Staff Publications

Staff Publications

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    'Staff publications' is the digital repository of Wageningen University & Research

    'Staff publications' contains references to publications authored by Wageningen University staff from 1976 onward.

    Publications authored by the staff of the Research Institutes are available from 1995 onwards.

    Full text documents are added when available. The database is updated daily and currently holds about 240,000 items, of which 72,000 in open access.

    We have a manual that explains all the features 

Record number 380036
Title Accessing information in working memory: Can the focus of attention grasp two elements at the same time?
Author(s) Oberauer, K.; Bialkova, S.E.
Source Journal of Experimental Psychology. General 138 (2009)1. - ISSN 0096-3445 - p. 64 - 87.
DOI https://doi.org/10.1037/a0014738
Department(s) Marketing and Consumer Behaviour
MGS
Publication type Refereed Article in a scientific journal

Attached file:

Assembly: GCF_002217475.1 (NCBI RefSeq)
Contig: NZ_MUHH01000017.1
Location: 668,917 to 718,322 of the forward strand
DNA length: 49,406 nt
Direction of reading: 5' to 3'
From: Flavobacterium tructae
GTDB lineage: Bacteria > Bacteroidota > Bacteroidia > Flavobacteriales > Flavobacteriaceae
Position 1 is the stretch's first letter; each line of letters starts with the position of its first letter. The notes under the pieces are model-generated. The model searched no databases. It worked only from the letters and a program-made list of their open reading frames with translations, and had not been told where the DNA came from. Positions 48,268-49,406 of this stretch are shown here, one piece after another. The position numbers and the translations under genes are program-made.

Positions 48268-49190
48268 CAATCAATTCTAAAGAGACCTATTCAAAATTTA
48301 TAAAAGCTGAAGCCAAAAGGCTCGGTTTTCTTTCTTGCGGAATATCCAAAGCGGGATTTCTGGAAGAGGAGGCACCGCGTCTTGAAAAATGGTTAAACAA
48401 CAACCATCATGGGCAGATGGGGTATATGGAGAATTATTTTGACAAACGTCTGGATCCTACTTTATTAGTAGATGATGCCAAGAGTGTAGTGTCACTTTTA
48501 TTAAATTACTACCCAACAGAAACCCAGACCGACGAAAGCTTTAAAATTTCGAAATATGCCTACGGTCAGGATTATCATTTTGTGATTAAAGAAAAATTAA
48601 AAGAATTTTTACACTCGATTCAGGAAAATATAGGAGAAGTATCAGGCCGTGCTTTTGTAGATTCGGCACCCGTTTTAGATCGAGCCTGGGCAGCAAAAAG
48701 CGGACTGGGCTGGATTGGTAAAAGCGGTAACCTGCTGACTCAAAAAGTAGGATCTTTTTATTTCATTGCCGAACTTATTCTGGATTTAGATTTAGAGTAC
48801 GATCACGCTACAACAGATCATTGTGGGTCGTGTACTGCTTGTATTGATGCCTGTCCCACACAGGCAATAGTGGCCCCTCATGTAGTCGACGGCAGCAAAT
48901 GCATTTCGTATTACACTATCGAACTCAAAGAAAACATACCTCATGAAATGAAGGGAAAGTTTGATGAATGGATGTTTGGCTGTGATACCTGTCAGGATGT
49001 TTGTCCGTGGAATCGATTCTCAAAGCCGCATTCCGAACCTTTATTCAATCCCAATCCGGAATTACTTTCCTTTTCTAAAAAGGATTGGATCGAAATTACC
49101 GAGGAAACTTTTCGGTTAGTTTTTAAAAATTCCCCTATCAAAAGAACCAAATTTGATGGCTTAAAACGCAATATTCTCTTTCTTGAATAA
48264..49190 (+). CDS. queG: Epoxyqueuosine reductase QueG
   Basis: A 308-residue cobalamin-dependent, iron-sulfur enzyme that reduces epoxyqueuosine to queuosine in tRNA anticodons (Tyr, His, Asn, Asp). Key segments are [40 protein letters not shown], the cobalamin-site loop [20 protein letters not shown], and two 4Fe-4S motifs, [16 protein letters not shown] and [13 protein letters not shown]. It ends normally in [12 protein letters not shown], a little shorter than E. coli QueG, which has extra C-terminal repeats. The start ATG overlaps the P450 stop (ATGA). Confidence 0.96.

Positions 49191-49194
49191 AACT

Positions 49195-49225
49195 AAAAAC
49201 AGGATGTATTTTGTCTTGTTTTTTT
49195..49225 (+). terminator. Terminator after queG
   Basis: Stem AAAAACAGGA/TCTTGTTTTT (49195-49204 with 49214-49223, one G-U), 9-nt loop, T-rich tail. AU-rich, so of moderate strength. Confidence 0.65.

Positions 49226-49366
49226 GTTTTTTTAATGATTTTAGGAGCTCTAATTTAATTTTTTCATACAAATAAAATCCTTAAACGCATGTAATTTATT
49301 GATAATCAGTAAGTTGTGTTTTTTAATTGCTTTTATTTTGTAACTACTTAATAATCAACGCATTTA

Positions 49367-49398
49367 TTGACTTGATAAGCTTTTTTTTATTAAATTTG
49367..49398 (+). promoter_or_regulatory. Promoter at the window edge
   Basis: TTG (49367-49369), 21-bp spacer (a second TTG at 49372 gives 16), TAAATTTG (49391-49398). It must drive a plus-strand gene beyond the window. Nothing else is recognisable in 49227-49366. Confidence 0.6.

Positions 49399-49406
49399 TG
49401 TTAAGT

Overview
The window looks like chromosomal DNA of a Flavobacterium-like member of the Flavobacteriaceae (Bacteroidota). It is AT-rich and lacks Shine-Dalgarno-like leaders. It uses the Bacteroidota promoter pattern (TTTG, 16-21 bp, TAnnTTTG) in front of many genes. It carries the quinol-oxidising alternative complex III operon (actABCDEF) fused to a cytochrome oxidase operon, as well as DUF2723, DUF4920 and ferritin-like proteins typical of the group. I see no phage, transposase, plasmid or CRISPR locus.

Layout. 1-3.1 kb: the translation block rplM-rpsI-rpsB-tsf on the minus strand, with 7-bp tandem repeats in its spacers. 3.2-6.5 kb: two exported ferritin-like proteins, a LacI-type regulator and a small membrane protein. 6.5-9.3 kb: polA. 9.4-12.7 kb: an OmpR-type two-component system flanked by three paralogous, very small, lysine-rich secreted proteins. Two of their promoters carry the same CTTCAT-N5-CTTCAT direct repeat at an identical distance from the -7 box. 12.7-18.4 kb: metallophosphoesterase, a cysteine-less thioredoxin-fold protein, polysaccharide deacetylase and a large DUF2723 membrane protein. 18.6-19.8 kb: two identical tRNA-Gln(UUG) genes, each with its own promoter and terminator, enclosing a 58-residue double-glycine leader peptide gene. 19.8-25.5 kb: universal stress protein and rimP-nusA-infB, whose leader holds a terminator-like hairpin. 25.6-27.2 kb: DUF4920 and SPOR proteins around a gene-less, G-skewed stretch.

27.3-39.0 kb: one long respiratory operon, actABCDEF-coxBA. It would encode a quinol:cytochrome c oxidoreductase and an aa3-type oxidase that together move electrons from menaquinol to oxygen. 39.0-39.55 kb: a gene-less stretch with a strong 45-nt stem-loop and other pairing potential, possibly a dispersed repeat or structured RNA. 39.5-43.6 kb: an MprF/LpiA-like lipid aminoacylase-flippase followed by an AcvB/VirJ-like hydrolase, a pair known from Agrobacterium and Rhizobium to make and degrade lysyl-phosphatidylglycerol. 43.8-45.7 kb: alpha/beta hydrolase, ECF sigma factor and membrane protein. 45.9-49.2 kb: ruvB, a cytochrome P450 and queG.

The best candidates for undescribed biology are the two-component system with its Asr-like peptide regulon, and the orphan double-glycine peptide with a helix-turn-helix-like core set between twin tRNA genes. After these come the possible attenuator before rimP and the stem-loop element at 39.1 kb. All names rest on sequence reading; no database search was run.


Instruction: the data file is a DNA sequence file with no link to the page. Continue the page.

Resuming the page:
Publication year 2009
Keyword(s) short-term-memory - individual-differences - premise integration - task - capacity - comprehension - model - costs - representations - construction
Abstract Processing information in working memory requires selective access to a subset of working-memory contents by a focus of attention. Complex cognition often requires joint access to 2 items in working memory. How does the focus select 2 items? Two experiments with an arithmetic task and 1 with a spatial task investigate time demands for successive operations that involve 2 digits or 2 spatial positions, respectively. When both items used in an operation have been used in the preceding operation, latencies are shortened. No such repetition benefit (arithmetic) or a much smaller benefit (spatial) was found when only 1 item was repeated. The results rule out serial access to the 2 items, parallel access by expanding the focus, and parallel access by splitting the focus. They support the notion that 2 items are accessed by chunking them, so that they fit a focus limited to 1 chunk. Keywords: attention, working memory, relations
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